I’ve heard Facebook described as a curated version of your life – sometimes building a blindingly perfect version for all to see. Recently, a friend posted a very real and honest parenting picture on Facebook, and it was such a great example of bravery, acceptance, and support; so with her permission I’d like to share it as a reminder to all parents out there. When you open up and let others see, you may be surprised at the response. Don’t be afraid to keep it real!
“Real parenting behind the Facebook facade…dark circles and bags under eyes after a long night at urgent care and Seattle Children’s Hospital. Still in pjs, haven’t showered, no makeup, haven’t brushed teeth or hair, trying to eat breakfast and sip coffee while holding my sick child, I have to pee but I’ve been stuck in this exact position for the past 3.5 hours. Keeping it real ladies and gents.”
You do what you have to do for your kids. Plain and simple. This is a perfect example, and one only other parents can relate to. As you start your journey into parenthood, you will likely find yourself doing things you never imagined possible – and at the same time wondering what you ever did with your time before you were a parent.
I felt so much joy for her as I watched messages of unconditional support from her friends and family (both online and off line) sprawl across her post. From prayers, to jokes, to relatable stories, it reminded me that we are not alone in the parenting journey, and it does take some effort to reach out for support and understanding – but when you do, it is SO worth it.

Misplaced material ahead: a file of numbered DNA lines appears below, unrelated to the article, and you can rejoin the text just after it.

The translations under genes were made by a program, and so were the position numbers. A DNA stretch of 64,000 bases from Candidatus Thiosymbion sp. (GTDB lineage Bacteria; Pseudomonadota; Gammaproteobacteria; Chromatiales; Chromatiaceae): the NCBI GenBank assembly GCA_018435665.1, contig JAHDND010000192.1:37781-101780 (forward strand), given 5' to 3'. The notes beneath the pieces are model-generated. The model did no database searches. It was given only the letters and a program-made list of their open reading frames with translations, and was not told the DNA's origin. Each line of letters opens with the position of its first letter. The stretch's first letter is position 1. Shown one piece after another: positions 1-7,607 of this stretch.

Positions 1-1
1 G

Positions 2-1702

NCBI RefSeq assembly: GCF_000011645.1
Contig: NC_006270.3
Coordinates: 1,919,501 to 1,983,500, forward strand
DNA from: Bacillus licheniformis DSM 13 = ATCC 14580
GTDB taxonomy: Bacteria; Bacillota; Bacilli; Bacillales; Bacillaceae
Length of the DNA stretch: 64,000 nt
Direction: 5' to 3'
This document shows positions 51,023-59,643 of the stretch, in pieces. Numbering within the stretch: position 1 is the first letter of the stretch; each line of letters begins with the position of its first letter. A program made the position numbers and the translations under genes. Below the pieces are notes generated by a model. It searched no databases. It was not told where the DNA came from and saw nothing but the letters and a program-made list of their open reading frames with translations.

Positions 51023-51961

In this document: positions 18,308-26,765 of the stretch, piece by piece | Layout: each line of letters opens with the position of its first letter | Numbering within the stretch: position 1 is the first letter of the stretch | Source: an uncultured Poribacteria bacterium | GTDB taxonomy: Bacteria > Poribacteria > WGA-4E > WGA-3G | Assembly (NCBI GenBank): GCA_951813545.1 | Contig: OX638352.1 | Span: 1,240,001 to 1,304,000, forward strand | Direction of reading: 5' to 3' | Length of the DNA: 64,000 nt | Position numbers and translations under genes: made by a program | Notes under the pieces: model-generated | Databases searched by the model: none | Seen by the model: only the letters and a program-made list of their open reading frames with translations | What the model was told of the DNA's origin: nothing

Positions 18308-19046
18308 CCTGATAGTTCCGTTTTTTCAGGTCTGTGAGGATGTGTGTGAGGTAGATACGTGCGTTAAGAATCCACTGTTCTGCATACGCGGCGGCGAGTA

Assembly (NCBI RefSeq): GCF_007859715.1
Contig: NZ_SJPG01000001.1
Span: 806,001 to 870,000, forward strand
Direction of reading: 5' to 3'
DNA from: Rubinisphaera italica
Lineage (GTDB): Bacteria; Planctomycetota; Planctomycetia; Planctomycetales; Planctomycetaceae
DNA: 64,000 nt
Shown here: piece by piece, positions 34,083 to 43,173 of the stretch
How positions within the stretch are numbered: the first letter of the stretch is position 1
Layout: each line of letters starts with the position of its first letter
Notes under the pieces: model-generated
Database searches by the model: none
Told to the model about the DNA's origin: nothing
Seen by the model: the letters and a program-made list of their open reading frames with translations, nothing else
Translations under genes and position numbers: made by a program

This mom was in one of the Newborn PEPS groups I led, and during that time we talked a lot about how the group was a place to be honest and tell the “real” parenting stories. She found that the support of the PEPS group and the resources she received was what kept her from coming completely unhinged with a very colicky infant that first year. Now that her son is two (and out of that stage!), support is still needed – and keepin’ it real, even on Facebook sometimes, can be just the thing in a time of crisis. Some days are hard, some are horrible, but with the right support you can get through it. Like I told her – “You look like a mom who loves her child and would do anything for them”, so let this serve as a reminder that you don’t need permission to come as you are as a parent – there are no apologies needed.
A Mom Who’s Been There
About the Author
Jen Winckler is a Newborn PEPS leader in Snohomish County. She is a stay at home mom (aka. Volunteeraholic) to two boys, ages 12 and 10, and is still trying to navigate the constant curve balls that parenting dishes out. She used to dread the minivan driving soccer mom title, but has come to love watching her boys play their hearts out (and did sell the minivan as soon as they could open their own doors without banging the car in the next stall).